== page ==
Abortion Access Dwindling

[Content Note: War on agency. NB: Not only women need access to abortion.]

This, of course, will not come as a surprise to anyone who has been paying a modicum of attention, but just because it isn't surprising doesn't mean that it's not gutwrenchingly infuriating:
Abortion access in the U.S. has been vanishing at the fastest annual pace on record, propelled by Republican state lawmakers' push to legislate the industry out of existence. Since 2011, at least 162 abortion providers have shut or stopped offering the procedure, while just 21 opened.

At no time since before 1973, when the U.S. Supreme Court legalized abortion, has a woman's ability to terminate a pregnancy been more dependent on her zip code or financial resources to travel. The drop-off in providers—more than one every two weeks—occurred in 35 states, in both small towns and big cities that are home to more than 30 million women of reproductive age.

...Bloomberg's reporting shows that the downward trend has accelerated to the fastest annual pace on record since 2011, with 31 having closed or stopped performing the procedure each year on average.

State regulations that make it too expensive or logistically impossible for facilities to remain in business drove more than a quarter of the closings. Industry consolidation, changing demographics, and declining demand were also behind the drop, along with doctor retirements and crackdowns on unfit providers.

...That just 21 new clinics opened in five years underscores the difficulty the industry has faced in replenishing the ranks of health-care providers willing and financially able to operate in such a fraught field. The impact of that challenge is likely to be long-lived: Even rarer than the building of a new clinic is the reopening of one that has shut.
The closing of clinics is the new anti-choice strategy to chip away at Roe. Instead of overturning it, they seek to simply render it an empty statute, by eroding access, challenging the boundaries of Casey's "undue burden" rule.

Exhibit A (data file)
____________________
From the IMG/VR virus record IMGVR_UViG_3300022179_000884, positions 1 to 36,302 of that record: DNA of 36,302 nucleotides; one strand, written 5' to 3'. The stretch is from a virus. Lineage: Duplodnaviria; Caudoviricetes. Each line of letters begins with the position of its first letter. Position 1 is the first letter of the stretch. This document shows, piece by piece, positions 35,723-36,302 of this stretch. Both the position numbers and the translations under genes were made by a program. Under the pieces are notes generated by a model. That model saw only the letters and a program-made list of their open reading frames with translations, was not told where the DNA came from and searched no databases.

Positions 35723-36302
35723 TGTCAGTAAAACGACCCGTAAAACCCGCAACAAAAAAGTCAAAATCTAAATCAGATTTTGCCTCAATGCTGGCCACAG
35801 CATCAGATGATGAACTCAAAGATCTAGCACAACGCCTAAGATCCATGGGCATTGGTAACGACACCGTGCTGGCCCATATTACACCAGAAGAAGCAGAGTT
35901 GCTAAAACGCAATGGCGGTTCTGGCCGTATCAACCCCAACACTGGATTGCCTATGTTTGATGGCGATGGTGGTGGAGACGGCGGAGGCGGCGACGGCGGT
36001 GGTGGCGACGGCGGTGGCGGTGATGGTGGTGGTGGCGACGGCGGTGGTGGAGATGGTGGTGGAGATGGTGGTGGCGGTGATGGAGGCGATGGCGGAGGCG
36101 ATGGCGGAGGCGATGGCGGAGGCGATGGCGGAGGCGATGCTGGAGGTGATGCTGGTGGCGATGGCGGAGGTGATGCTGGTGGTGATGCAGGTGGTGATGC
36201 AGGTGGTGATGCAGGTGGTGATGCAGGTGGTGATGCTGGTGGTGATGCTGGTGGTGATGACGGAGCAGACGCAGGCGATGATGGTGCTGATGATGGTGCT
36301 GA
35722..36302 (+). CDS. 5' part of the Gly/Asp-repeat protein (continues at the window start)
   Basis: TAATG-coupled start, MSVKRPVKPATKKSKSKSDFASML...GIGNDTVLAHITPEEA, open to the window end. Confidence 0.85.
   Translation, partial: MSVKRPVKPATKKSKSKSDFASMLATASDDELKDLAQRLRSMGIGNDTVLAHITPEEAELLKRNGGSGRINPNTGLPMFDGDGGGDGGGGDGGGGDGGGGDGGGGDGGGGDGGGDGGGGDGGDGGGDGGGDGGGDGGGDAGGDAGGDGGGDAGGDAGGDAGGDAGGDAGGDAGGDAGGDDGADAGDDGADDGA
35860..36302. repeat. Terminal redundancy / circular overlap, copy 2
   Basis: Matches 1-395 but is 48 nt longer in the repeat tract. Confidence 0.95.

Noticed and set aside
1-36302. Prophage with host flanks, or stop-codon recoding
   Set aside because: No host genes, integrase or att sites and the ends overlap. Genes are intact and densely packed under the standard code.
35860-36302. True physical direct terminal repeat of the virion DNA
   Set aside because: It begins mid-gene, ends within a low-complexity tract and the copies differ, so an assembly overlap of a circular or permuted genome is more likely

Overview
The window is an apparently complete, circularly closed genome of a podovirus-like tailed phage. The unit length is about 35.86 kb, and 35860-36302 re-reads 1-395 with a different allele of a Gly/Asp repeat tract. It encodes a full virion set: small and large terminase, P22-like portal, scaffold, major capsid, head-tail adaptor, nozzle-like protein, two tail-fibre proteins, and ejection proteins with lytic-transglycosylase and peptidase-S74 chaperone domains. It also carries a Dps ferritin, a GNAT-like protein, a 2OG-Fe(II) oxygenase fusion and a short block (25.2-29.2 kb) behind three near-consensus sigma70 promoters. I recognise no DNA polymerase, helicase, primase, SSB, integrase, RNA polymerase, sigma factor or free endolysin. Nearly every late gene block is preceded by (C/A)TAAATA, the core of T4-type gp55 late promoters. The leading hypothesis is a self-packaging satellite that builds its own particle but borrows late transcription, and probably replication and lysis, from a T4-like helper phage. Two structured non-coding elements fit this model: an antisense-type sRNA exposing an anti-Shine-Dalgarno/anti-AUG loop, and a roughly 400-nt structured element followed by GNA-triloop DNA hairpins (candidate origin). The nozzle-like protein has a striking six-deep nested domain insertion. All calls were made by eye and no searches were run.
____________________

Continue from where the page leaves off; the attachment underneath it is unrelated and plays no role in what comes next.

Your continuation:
All of this has happened while a pro-choice president sits in office.

There isn't much a president can do, with these restrictions being enacted in state legislatures. But there is one thing: The president can use the most prominent bully pulpit in the nation to change the conversation on abortion and to highlight the erosion of abortion access.

I desperately hope that if Hillary Clinton or Bernie Sanders get the nomination, and eventually the presidency, that they will leverage the unrivaled platform the office provides in order to speak out against this heinous assault on reproductive justice and abortion access.

Frankly, I hope both of them start doing that now.

I can't even tell you what it would mean to me to see Clinton, for example, tweet a link to this piece with a comment like: "If elected president, I will not keep silent about the attacks on abortion access across the country."

This is a promise I desperately want—and need—to hear.

And I still hope that President Obama will use some of his remaining time in office to give a dedicated national address to this issue.

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